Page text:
Time and again I advise entrepreneurs to be mindful of convertible debt. Notes and SAFEs are very popular, but raising multiple notes hides the amount of dilution an entrepreneur is giving up. I find I need to explain this to every entrepreneur I meet.
When you get to your equity round, all of those notes need to convert at the size of the initial investment plus interest at either the discount or cap price. Based on the better economics of the two options for investors.
Founders need to understand the impact of convertible debt on dilution. At the conversion, common stockholders (founders and employees) can be hit with anywhere from 20–40% dilution at the equity round. This takes founders by surprise because they did not see the progression of dilution from the capital they were raising on convertible notes. We coach founders to try and stay below the 30% dilution mark as this stage as it may be a red flag to Series A investors. Series A investments have a target ownership of 15–20%. If you give up ownership of more than 30% at seed, then common stockholders are potentially left at less than 50% at the Series A. I never want this for founders.
As pre-seed and seed investors, we want you to continue to have appropriate ownership as you raise more capital. We invest so early that your wins are our wins too. We want entrepreneurs to have a strong equity incentive to grow the business over the long haul.
Notes have been around for awhile, so what’s the difference now? The difference is the time to get to an equity round or A has been extended and I am seeing a collection of notes for bridges and extensions from founders. If it takes more than a year to raise again, there is almost always more than one note because the founders want a higher cap and the earlier investors want to have a better price at conversion. Everyone wants a write up.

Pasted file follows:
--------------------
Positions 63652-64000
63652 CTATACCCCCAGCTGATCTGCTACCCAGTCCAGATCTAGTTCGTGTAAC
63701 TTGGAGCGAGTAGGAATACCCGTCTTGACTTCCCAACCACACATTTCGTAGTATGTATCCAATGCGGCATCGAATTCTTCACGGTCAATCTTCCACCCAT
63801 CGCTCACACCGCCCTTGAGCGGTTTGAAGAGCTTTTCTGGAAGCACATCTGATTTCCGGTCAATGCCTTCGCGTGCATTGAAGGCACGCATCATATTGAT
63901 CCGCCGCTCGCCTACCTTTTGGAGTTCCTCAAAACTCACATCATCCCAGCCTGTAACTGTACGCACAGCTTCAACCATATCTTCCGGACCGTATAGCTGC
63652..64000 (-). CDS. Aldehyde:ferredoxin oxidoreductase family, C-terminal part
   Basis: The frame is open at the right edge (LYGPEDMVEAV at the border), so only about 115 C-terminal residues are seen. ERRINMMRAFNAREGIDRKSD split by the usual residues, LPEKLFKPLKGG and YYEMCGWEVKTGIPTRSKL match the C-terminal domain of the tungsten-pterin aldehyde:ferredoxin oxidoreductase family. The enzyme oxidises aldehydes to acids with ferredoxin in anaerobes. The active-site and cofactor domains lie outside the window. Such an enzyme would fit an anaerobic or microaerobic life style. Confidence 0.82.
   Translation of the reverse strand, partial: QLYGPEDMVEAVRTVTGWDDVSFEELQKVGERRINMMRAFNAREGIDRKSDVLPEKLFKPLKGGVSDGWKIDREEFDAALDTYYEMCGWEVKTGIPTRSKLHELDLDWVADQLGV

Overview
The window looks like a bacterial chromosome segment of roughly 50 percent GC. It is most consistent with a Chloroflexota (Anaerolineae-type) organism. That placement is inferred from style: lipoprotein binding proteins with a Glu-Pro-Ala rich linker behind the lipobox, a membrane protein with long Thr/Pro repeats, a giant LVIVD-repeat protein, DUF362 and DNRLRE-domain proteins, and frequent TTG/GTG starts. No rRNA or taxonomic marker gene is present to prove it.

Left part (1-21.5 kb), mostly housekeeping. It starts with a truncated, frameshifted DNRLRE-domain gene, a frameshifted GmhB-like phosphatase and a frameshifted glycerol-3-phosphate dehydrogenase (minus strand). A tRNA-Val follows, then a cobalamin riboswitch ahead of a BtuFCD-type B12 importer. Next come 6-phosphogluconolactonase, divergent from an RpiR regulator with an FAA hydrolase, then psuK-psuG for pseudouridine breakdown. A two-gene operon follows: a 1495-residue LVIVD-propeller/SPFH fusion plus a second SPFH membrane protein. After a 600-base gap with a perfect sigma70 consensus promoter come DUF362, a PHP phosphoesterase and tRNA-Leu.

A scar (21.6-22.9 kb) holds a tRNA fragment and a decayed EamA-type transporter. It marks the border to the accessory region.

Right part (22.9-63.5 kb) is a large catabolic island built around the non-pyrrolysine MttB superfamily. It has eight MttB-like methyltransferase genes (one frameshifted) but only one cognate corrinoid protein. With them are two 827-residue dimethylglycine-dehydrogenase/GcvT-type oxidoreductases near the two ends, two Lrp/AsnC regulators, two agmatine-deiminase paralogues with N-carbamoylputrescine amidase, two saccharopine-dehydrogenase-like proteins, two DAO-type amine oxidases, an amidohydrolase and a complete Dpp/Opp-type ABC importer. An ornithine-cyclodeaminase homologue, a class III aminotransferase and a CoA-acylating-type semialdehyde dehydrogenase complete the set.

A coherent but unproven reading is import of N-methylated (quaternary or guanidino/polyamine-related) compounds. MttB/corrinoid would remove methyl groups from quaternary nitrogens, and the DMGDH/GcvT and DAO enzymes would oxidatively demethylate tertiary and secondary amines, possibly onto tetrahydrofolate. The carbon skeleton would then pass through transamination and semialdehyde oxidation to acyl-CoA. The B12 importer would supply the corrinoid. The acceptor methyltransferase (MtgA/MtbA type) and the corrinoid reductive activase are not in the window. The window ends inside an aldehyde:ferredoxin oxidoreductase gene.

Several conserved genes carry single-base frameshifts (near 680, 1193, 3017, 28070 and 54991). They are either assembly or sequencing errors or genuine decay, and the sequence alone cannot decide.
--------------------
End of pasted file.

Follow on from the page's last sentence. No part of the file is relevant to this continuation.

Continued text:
When things go sideways at seed, there is a good chance it will mean more dilution when you get to your equity round of funding because either the price of your equity round was not what you expected or you had to take on more cash than planned at lower valuations. This is a problem because many entrepreneurs don’t do the math on the cost of giving up ownership in convertible notes until they convert at Series A.
Early dollars are expensive equity dollars and we at Lattice try to challenge founders on prioritizing expenses that grow the business rather than those that have a lateral effect.
How can you better see the cost of raising a note before an equity round? Start tracking the impact by adding columns to your cap table with conversion assumptions for later rounds.
I put together a back of the napkin style dilution tracking spreadsheet. It prioritizes debt converting prices based on equity round terms. It has a built in option pool that will also show the surprising impact on the founders ownership.
Company XYZ is closing an equity round of $3MM on March 31st 2018 on a pre-money valuation of $10MM. CompanyXYZ launched in 2016 and they raised $1MM on a note they opened on November 15th, 2016*. A year later they realized they needed a bridge to get to their equity round. They raised another $500K on a second note on December 15th, 2017*. The equity investors want a 10% option pool as part of the round.
The founders are going from 100% ownership to 53.82% with this round. There is an option pool of 10%. Investors as a whole now own 36.18% of the company. **
Notes will continue to be a way to finance an early business, but raising multiple notes can have a real impact on your ownership. Be mindful about the dilution costs of convertible notes so that you spend early capital wisely.
If you have found a public resource that helps calculate dilution on convertible notes, then leave it below in the comments or email me at email@example.com so I can add it to this post.
*= This is an oversimplified model of all investors investing in the notes on the dates provided whereas IRL founders tend to accept checks as they come in and get to $1MM, in which the interest for each investment is calculated based on their investment date.
**=Please note the cap is increasing from note to note and the equity round is priced higher than the caps of the previous notes. There are other scenarios where there is a down round, where the next round is priced lower than the previous round; or a flat round, where the next round is at the same price as the previous round.